The Hill’s Whip List: How Dems say they'll vote on Gorsuch filibuster

The Hill’s Whip List: How Dems say they'll vote on Gorsuch filibuster
© Greg Nash

Democratic opponents of President Trump's Supreme Court nominee have reached the 41 votes they need to block Neil Gorsuch. The showdown will take place later this week, with a final vote expected Friday.

If Democrats are successful in blocking Gorsuch, Senate Republicans have signaled they'll employ the "nuclear option" to do away with filibusters for Supreme Court nominees. Senators in both parties are worried about how the fight will affect the filibuster and the upper chamber at large.

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Here is where the vote stands ahead of the final confrontation this week.

Last updated April 4 at 4:35 p.m.

 

Democrats who will not filibuster (4)

Sen. Joe ManchinJoseph (Joe) ManchinThe Hill's Morning Report — Sponsored by PhRMA — Trump caves under immense pressure — what now? Election Countdown: Family separation policy may haunt GOP in November | Why Republican candidates are bracing for surprises | House Dems rake in record May haul | 'Dumpster fire' ad goes viral Manchin up 9 points over GOP challenger in W.Va. Senate race MORE (W.Va.)

Sen. Heidi HeitkampMary (Heidi) Kathryn HeitkampMulvaney aims to cement CFPB legacy by ensuring successor's confirmation Heitkamp ad highlights record as Senate race heats up Supreme Court rules states can require online sellers to collect sales tax MORE (N.D.)

Sen. Joe DonnellyJoseph (Joe) Simon DonnellyMulvaney aims to cement CFPB legacy by ensuring successor's confirmation Election Countdown: Family separation policy may haunt GOP in November | Why Republican candidates are bracing for surprises | House Dems rake in record May haul | 'Dumpster fire' ad goes viral Actress Marcia Gay Harden urges Congress to boost Alzheimer's funding MORE (Ind.)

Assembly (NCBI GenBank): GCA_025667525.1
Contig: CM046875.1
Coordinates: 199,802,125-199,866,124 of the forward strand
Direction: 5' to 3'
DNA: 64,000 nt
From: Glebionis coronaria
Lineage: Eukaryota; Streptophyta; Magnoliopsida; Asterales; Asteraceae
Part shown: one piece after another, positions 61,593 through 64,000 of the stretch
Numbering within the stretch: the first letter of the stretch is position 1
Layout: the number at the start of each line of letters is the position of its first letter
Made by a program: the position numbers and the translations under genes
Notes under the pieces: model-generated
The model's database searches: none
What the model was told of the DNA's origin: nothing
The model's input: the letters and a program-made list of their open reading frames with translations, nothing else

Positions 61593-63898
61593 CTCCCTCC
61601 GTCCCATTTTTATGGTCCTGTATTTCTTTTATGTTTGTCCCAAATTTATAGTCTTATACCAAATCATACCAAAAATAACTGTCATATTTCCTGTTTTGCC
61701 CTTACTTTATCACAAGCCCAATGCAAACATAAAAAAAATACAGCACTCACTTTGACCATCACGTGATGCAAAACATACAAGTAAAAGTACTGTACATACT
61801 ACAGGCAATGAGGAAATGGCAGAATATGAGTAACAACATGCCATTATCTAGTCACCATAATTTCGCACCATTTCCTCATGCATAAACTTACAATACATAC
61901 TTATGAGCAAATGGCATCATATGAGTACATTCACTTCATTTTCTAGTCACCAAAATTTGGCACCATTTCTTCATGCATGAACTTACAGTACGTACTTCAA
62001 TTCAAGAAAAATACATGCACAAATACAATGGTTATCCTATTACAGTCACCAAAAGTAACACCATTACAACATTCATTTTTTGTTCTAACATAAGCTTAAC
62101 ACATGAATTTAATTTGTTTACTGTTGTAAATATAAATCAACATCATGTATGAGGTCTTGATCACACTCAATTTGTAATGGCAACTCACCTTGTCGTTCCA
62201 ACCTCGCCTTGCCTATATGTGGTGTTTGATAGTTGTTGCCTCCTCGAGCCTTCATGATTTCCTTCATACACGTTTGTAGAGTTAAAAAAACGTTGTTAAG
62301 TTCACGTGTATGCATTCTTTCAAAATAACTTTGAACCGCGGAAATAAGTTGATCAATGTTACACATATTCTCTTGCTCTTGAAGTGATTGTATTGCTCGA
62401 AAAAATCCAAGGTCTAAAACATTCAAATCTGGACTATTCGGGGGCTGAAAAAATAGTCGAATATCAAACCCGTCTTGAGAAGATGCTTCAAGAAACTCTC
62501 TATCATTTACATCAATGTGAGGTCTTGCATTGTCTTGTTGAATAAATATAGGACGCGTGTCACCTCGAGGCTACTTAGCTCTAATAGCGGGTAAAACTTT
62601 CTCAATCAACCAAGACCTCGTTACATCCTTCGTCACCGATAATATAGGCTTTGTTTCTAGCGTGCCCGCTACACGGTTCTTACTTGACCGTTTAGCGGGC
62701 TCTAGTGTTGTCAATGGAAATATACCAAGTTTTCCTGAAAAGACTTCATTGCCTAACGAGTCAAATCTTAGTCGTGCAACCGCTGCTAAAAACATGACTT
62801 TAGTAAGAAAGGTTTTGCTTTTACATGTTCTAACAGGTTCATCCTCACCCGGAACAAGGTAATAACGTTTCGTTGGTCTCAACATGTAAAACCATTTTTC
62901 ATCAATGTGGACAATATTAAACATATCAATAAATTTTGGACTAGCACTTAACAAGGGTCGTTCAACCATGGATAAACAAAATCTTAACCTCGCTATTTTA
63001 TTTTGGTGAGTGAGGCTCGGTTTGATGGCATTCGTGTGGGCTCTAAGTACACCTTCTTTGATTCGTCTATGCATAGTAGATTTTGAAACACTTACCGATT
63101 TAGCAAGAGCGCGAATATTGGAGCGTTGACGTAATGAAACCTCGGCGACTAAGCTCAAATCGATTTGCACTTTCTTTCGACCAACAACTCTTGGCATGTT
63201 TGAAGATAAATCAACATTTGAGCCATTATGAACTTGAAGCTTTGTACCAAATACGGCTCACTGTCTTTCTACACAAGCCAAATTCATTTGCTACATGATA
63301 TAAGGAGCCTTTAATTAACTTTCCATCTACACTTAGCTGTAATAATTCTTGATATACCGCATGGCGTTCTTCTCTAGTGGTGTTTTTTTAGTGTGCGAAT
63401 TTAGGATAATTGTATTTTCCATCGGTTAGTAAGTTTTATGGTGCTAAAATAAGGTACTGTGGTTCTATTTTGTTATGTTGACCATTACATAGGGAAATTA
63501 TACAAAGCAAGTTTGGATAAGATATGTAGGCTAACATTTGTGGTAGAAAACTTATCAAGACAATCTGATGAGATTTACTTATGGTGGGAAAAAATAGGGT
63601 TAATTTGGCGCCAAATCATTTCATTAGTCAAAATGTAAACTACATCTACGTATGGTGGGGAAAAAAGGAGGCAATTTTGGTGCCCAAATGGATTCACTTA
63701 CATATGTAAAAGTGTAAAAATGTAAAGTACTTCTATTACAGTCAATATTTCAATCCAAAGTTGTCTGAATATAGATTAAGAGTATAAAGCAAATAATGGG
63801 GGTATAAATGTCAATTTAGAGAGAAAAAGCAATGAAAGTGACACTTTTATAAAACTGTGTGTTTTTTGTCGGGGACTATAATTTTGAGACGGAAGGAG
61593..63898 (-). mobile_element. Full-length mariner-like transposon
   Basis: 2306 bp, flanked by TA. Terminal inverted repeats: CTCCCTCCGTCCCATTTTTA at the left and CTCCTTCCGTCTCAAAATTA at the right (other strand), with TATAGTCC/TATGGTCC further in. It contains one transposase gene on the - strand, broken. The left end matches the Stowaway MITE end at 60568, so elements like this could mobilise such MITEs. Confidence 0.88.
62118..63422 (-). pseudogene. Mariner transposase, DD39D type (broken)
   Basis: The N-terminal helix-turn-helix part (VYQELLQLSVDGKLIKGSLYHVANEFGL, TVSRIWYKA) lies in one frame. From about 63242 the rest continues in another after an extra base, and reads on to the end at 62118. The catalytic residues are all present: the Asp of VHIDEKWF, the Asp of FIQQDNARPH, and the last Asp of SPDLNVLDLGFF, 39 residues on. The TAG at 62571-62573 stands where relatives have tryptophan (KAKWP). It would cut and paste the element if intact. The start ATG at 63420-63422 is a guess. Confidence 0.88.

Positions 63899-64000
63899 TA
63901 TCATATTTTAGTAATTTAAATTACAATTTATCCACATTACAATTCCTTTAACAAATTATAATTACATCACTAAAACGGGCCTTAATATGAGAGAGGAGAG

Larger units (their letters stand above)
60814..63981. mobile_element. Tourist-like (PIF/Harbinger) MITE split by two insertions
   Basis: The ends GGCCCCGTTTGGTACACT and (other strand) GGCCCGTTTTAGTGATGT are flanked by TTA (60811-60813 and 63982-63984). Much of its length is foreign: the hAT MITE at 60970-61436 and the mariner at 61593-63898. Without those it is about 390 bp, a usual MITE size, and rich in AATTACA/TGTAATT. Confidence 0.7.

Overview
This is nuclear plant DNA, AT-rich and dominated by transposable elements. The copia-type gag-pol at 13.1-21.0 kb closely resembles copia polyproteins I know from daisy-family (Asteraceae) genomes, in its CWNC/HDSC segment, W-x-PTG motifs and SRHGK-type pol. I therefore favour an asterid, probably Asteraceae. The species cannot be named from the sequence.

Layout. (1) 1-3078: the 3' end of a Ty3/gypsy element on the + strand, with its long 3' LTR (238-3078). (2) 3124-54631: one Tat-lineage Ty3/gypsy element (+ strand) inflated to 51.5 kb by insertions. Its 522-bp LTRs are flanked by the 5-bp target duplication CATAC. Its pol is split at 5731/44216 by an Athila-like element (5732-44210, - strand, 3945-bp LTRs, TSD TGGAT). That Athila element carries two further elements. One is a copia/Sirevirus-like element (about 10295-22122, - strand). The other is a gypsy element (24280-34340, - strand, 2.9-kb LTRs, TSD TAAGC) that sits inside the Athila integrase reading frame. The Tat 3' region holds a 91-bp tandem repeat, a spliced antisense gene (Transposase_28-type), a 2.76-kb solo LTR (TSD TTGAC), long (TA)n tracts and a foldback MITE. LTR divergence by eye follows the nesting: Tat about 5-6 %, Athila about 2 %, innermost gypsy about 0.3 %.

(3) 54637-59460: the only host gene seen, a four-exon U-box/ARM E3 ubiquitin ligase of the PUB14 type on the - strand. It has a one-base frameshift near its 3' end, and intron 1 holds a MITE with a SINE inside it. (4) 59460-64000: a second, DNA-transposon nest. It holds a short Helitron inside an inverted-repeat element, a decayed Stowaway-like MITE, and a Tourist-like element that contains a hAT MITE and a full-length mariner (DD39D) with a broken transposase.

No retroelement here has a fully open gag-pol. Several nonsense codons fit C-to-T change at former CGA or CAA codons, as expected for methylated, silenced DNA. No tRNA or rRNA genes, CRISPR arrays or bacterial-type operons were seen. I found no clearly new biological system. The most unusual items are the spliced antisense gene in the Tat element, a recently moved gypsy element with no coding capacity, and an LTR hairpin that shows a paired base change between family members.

Sen. Michael BennetMichael Farrand BennetDemocrats protest Trump's immigration policy from Senate floor On The Money — Sponsored by Prudential — Senators hammers Ross on Trump tariffs | EU levies tariffs on US goods | Senate rejects Trump plan to claw back spending Senators hammer Ross over Trump tariffs MORE (Colo.)

 

Democrats who support a filibuster (44)

Sen. Tammy BaldwinTammy Suzanne BaldwinThe American economy is stronger than ever six months after tax cuts Members of Congress demand new federal gender pay audit Ellison introduces bill to curb stock buybacks MORE (Wis.)

Sen. Richard Blumenthal (Conn.)

Sen. Cory Booker (N.J.)

Sen. Sherrod BrownSherrod Campbell BrownThe American economy is stronger than ever six months after tax cuts Dem senators introduce bill to ban controversial voter purges The Hill's Morning Report — Sponsored by PhRMA — GOP lawmakers race to find an immigration fix MORE (Ohio)

Sen. Maria CantwellMaria Elaine CantwellTrump rips media for not covering 'permanent separations' by undocumented immigrants Energy commission sees no national security risk from coal plant closures OPEC and Russia may raise oil output under pressure from Trump MORE (Wash.)

Sen. Ben CardinBenjamin (Ben) Louis CardinCommunity development impact remains clear with NMTC post-tax reform Dem sen: ‘Difficult to understand’ Trump’s treatment of allies Dem sen: No military option in North Korea ‘without extreme risks’ MORE (Md.)

Sen. Tom CarperThomas (Tom) Richard CarperOvernight Energy: Inhofe defends Pruitt after criticisms | Agency releases study on water contaminant | Trump rescinds Obama ocean policy Dems press EPA nominees on ethics, climate Overnight Energy: Senate panel sets Pruitt hearing | Colorado joins California with tougher emissions rules | Court sides with Trump on coal leasing program MORE (Del.)